|Publication number||US2024982 A|
|Publication date||Dec 17, 1935|
|Filing date||Dec 19, 1934|
|Priority date||Dec 19, 1934|
|Publication number||US 2024982 A, US 2024982A, US-A-2024982, US2024982 A, US2024982A|
|Inventors||Harry C Scott|
|Original Assignee||Harry C Scott|
|Export Citation||BiBTeX, EndNote, RefMan|
|Referenced by (54), Classifications (5)|
|External Links: USPTO, USPTO Assignment, Espacenet|
Dec. 17, 1935. C SCQTT SURGICAL INSTRUMENT 3 Sheets-Sheet 1 Filed Dec.
Dec. 17, 1935. c sc 2,024,982
SURGI CAL INSTRUMENT Filed Dec. 19, 1954 3 Sheets-Sheet 2 w I N.
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Dec. 17, 1935. H. c. SCOTT SURGICAL INSTRUMENT 3 Sheets-Sheet 3 Filed Dec. 19, 1934 gill,
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Patented Dec. 17, 1935 PATENT OFFICE SURGICAL INSTRUMENT Harry G. Scott,
Application December 19, 1934, Serial No. 758,305
The object of my invention is to provide certam improvements in an instrument for use in various surgical operations, and especially as a urethral sound, as a catheter, and as a progressive method of inserting retention male catheter.
It is also an object of my invention to provide the novel combination and arrangement of parts disclosed in the accompanying drawings and hereinafter described. I attain these and other objects of my invention by the device illustrated in the accompanying drawings, in which- Figure l is a side elevation of the sheath with a portion at tip removed and with the obturator in place; the flat stem being shown in edge elevation;
Fig. la is an enlarged detail section through the end portion of the sheath;
Fig. 2 is a front plan view of the sheath and obturator;
Fig. 3 is a front plan view of closed obturator tip 6 attached to member 5;
' Fig. 4 is a view of the rubber catheter partly in plan and partly in section;
Fig. 5 is a detail View of the novel removable open tip of the obturator which permits of the attachment of the filiform bougie to the novel obturator stem;
Fig. 6 is a side elevation of the sheath I with the rubber catheter I I inserted therethrough and with the closed tip 6 of the obturator applied to the shank of the catheter I I;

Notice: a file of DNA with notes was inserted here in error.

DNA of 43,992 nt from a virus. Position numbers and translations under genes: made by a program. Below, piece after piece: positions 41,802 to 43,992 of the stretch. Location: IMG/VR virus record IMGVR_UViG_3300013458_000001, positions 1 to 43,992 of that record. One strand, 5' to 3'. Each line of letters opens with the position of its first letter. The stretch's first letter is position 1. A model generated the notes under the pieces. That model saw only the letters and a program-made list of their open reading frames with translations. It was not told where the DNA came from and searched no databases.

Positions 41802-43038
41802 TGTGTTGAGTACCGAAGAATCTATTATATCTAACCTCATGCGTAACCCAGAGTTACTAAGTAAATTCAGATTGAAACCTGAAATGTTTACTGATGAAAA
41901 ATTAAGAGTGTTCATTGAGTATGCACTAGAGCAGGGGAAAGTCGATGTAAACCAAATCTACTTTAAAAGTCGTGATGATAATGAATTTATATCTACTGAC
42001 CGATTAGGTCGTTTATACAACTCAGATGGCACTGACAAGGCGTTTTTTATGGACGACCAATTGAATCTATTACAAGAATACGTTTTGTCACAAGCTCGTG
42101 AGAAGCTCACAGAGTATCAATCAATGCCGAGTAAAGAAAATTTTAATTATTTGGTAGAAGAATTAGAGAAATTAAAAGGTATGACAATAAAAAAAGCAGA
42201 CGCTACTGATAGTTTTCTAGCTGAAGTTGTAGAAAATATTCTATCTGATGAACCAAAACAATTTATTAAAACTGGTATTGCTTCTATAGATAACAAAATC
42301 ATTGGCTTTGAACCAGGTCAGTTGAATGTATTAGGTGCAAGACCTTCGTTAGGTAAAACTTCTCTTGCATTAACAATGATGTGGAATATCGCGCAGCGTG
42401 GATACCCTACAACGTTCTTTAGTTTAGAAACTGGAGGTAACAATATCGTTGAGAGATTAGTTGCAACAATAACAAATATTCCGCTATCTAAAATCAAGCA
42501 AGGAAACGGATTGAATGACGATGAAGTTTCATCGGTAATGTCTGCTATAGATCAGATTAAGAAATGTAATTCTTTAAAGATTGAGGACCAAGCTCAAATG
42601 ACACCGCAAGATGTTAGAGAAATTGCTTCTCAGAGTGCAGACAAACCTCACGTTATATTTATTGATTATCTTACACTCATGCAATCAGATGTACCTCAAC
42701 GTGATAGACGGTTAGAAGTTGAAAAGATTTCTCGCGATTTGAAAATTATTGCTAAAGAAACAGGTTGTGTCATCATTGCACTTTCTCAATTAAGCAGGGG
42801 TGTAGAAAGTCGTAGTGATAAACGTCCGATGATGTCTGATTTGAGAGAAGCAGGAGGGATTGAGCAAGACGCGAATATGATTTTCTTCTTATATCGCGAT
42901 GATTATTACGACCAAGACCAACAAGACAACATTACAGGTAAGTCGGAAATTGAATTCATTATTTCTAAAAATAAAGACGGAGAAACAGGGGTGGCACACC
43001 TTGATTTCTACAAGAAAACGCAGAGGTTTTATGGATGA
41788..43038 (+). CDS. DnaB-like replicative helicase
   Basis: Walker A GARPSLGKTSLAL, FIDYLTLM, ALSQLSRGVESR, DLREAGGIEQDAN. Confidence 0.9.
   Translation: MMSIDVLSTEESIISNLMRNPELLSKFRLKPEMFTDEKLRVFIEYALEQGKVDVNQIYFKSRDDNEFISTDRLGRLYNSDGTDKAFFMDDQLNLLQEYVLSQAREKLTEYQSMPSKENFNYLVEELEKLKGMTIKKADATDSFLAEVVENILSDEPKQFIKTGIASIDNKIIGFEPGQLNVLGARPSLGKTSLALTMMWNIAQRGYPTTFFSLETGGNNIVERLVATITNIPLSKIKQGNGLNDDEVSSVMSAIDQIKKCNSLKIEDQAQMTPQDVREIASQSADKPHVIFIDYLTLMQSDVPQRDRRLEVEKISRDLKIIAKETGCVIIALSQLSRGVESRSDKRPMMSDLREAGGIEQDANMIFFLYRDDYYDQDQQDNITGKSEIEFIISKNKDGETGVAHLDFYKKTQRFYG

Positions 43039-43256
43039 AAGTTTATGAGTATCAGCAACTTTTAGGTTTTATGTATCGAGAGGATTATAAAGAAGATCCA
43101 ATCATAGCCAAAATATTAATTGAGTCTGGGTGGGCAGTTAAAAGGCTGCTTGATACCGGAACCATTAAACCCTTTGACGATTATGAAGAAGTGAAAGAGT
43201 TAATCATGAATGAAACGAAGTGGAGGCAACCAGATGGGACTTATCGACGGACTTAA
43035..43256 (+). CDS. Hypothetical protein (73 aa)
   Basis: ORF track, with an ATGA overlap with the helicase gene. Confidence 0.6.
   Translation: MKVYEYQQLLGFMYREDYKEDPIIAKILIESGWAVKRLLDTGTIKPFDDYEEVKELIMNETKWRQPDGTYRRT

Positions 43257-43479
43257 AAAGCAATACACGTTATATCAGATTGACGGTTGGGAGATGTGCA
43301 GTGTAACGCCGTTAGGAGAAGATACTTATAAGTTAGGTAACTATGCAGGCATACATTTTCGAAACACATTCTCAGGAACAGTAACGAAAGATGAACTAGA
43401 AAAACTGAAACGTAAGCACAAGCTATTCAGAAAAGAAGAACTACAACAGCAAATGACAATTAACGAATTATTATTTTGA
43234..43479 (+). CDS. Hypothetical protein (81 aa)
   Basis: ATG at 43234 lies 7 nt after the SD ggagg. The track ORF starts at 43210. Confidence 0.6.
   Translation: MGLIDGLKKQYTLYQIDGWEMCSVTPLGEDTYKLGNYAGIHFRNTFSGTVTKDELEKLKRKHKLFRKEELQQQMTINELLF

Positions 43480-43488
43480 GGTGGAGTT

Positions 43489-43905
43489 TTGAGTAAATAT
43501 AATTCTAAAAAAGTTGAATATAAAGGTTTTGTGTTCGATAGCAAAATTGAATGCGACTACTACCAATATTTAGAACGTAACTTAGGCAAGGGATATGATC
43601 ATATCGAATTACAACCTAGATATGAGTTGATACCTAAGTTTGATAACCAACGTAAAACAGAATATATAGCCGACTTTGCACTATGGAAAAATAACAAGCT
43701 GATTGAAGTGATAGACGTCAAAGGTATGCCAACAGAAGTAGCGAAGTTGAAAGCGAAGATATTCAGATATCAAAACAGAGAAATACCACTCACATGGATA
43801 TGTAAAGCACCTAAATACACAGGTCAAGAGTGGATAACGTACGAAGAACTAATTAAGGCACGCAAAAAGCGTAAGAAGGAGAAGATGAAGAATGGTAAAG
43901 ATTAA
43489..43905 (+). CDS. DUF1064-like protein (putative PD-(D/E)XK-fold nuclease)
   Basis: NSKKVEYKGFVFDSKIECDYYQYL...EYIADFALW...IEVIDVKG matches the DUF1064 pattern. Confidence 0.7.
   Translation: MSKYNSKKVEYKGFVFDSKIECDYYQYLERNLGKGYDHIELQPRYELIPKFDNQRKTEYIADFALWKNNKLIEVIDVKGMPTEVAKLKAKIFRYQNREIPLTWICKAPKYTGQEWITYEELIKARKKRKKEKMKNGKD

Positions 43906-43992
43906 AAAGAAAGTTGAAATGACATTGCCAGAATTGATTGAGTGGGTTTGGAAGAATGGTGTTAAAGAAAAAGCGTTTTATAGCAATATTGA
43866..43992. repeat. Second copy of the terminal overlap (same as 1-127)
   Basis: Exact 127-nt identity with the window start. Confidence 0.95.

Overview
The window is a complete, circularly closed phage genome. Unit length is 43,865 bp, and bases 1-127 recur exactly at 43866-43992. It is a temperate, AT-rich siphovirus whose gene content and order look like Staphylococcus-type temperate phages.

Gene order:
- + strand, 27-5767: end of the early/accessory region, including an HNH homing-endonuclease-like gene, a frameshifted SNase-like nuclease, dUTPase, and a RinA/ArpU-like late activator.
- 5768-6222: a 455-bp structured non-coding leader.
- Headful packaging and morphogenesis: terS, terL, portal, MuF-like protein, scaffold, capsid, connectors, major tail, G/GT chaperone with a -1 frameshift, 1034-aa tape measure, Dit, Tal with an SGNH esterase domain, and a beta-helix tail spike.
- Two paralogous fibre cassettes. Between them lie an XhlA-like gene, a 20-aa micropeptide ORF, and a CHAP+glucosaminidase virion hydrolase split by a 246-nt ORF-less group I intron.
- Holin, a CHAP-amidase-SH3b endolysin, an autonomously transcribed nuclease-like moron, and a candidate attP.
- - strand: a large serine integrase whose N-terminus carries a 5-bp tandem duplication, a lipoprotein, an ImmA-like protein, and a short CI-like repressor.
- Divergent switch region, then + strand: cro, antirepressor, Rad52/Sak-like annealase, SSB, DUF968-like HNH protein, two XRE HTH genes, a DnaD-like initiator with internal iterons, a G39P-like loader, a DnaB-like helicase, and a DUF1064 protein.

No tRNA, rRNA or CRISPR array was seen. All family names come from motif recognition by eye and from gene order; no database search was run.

Fig. 7 is a similar view, reduced size, showing the sheath partly withdrawn, the flat stem 5 being shown in edge elevation;
Fig. 8 is a side elevation of the filiform bougie attached to the obturator stem 5 used as a guide;
Fig. 9 is a side elevation of a conventional type of sound with the usual closed obturator tip 6;
Fig. 9a is a side elevation, reduced size, of a conventional type of silver catheter, with closed obturator tip 6 Fig. 10 is an enlarged View of the filiform bougie showing the novel threaded ferrule 23 mounted in its shank;
Fig. 11 is a detail sectional view of my closed obturator tip 6 showing its threaded chambered portion 29 engaged by threaded portion I8 of stem 5;
Fig. 12 is a longitudinal section through the open obturator tip 20 showing the threaded channel 2|; whereby this tip may, when desired, be screwthreaded on member I8 in place of closed obturator tip 6;
Fig. 12a is a longitudinal section through my open obturator tip 20, with threaded portion 2| engaging threaded portion N3 of stem 5;
Fig. 13 is a longitudinal sectional view of my open obturator tip 20 on portion I8 of stem 5, and with the filiform bougie 22 seated in chamber 5 2'! and attached to the reduced threaded end I9 of stem 5; and
Fig. 14 is a view, partly in section and partly in elevation, of the sheath, filiform bougie 22, stem 5, and tip 25, the flat stem 5 being shown 10 in edge elevation.
Referring to the accompanying drawings, Figs.
1, 2, 6, 7 and 14, I have devised a sheath I, which may be of silver, or of hard rubber or bakelite or the like, or any combination of metal and hard 15 rubber or the like, in a sheath-of appropriate shape as shown to meet anatomical requirements, and which may have its operative end suitably rounded and thickened at the posterior tip. The sheath I has a continuous passage 2 of uniform diameter extending from end to end, and as shown in Fig. 1, has suitable handles 3 on its shank. V
I have devised an obturator 4 comprising a preferably flat somewhat flexible stem or stilet bougie 5, and an ellipsoidal tip 6 of appropriate size in the plane of its largest diameter to permit of its insertion through the sheath I so that the major portion of the tip will project slightly beyond the end of the sheath to function as an obturator.